In his opening remarks, Mr. Hamadoun I. Touré, Director of the International Telecommunication Development Bureau called for effective and facilitative cooperation, coordination and collaboration by all stakeholders at all levels. Mr Touré challenged Ministers to get their legislation on ICTs right. He urged the private sector to explore abundant market opportunities that remain untapped in these countries. Finally, Mr. Touré appealed to development agencies and international organizations to complement and coordinate each other’s work, while he also called on academia and civil society to help influence public policy.

Dr. Henry Chasia, Executive Deputy Chairperson of the NEPAD E-Africa Commission, introduced NEPAD as a commitment of Africa’s leaders to take individual and collective responsibility for Africa’s development and as the best instrument for addressing the systemic challenges of LDCs. Mr Chasia identified NEPAD’s ten Focus Areas which would address the application of ICTs. He concluded by saying that we have a long way to go, but with the support of all, we should be well on the way to making a real difference to the Least Development Countries on the African Continent.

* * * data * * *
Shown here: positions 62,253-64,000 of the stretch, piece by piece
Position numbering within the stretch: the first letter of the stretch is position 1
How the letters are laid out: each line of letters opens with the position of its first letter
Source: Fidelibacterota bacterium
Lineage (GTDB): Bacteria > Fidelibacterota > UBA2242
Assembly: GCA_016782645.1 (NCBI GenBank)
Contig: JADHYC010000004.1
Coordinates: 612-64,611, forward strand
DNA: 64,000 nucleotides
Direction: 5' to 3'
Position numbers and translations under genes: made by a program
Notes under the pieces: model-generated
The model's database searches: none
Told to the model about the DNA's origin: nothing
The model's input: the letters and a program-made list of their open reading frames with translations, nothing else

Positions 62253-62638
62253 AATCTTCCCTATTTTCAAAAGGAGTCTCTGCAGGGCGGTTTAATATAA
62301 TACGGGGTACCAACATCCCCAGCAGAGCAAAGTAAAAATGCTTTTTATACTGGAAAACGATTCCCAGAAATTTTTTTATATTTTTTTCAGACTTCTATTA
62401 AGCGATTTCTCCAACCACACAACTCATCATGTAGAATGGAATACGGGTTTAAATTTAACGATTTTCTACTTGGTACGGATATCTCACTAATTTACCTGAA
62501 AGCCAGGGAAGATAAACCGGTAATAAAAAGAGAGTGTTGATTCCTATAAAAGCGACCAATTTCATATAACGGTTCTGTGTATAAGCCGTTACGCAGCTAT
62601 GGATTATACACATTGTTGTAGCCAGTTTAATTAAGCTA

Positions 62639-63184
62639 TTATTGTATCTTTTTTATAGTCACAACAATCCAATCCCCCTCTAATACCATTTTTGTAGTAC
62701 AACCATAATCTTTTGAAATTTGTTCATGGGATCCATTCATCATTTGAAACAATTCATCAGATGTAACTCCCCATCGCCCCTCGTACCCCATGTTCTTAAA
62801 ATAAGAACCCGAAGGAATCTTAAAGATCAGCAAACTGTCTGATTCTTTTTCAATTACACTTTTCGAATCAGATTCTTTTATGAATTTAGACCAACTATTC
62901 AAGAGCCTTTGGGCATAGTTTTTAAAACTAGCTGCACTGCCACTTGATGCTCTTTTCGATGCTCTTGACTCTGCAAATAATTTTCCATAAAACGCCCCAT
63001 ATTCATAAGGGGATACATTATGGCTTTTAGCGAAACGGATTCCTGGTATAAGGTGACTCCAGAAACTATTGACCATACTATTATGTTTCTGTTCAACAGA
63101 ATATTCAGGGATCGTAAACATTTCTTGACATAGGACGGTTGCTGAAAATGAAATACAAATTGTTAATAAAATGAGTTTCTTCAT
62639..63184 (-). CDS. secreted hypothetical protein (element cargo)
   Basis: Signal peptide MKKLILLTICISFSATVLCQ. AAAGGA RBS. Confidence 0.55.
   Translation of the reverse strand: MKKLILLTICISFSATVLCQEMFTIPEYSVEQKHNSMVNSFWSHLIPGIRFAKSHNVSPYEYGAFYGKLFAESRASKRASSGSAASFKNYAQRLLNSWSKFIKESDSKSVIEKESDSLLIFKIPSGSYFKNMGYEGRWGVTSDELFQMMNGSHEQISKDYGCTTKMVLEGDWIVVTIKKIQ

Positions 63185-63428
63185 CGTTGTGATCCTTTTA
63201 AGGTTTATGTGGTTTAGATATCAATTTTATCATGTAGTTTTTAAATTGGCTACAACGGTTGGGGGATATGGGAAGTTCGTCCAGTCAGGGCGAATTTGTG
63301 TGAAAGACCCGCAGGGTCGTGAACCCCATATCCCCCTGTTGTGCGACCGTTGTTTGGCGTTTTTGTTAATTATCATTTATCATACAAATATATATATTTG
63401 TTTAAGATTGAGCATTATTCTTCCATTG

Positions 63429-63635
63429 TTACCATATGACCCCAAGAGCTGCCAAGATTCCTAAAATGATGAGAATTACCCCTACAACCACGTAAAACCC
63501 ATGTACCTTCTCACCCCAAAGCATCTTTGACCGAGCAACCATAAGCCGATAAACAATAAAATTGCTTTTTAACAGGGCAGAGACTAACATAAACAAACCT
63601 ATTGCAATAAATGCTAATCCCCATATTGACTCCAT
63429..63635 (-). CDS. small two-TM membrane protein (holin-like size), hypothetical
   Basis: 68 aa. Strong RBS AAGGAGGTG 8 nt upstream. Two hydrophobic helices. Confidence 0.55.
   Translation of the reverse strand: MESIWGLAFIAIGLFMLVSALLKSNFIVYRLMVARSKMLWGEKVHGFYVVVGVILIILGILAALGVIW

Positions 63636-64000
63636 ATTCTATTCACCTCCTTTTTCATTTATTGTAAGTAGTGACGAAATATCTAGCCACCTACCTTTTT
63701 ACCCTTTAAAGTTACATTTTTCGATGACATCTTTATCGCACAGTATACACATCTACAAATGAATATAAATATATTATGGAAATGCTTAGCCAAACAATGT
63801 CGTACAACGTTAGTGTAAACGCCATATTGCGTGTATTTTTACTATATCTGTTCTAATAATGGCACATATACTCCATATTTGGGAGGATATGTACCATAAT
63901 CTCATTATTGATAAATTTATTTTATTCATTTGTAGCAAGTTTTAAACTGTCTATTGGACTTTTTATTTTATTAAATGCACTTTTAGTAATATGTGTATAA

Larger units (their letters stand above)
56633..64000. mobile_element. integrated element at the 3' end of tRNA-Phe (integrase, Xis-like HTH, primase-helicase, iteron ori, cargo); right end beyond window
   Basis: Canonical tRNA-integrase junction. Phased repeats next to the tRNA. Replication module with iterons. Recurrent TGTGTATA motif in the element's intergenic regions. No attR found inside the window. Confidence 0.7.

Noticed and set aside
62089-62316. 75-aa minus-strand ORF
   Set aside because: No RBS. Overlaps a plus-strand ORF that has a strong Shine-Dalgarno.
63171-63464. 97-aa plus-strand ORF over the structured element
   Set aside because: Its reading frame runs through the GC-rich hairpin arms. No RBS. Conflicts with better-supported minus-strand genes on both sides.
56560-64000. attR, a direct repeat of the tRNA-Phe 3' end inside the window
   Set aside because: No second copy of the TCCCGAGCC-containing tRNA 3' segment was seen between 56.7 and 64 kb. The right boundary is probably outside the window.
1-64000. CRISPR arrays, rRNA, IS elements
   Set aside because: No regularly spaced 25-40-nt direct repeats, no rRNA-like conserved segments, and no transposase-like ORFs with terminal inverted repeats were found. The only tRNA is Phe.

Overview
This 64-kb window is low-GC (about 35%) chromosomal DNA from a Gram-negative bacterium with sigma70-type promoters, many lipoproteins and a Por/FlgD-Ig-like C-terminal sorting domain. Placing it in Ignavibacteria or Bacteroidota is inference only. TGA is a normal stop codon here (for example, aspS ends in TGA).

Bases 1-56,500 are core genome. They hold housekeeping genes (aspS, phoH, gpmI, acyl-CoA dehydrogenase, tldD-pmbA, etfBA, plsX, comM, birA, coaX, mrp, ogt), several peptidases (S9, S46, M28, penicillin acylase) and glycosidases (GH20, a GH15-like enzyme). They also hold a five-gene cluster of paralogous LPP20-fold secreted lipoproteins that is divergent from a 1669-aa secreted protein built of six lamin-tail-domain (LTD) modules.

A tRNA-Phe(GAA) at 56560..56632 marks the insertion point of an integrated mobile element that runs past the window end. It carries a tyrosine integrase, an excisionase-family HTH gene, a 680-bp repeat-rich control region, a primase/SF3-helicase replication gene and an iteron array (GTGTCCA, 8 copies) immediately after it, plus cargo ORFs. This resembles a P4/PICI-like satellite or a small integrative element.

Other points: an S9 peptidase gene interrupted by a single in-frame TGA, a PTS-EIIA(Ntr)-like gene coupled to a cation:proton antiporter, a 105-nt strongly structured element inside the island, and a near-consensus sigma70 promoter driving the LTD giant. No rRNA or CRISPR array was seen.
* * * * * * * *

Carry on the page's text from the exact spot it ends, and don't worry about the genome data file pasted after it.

Hon Deelchand Jeeha, Minister of Information Technology and Telecommunications in Mauritius, in his welcoming speech, drew attention to the fact that the digital divide between the developed and the developing countries is
continuously widening. He concluded saying that the objective is to make Mauritius an information society where citizens, the Government, business community and ICT industry can work together to fully reap the benefits of ICTs.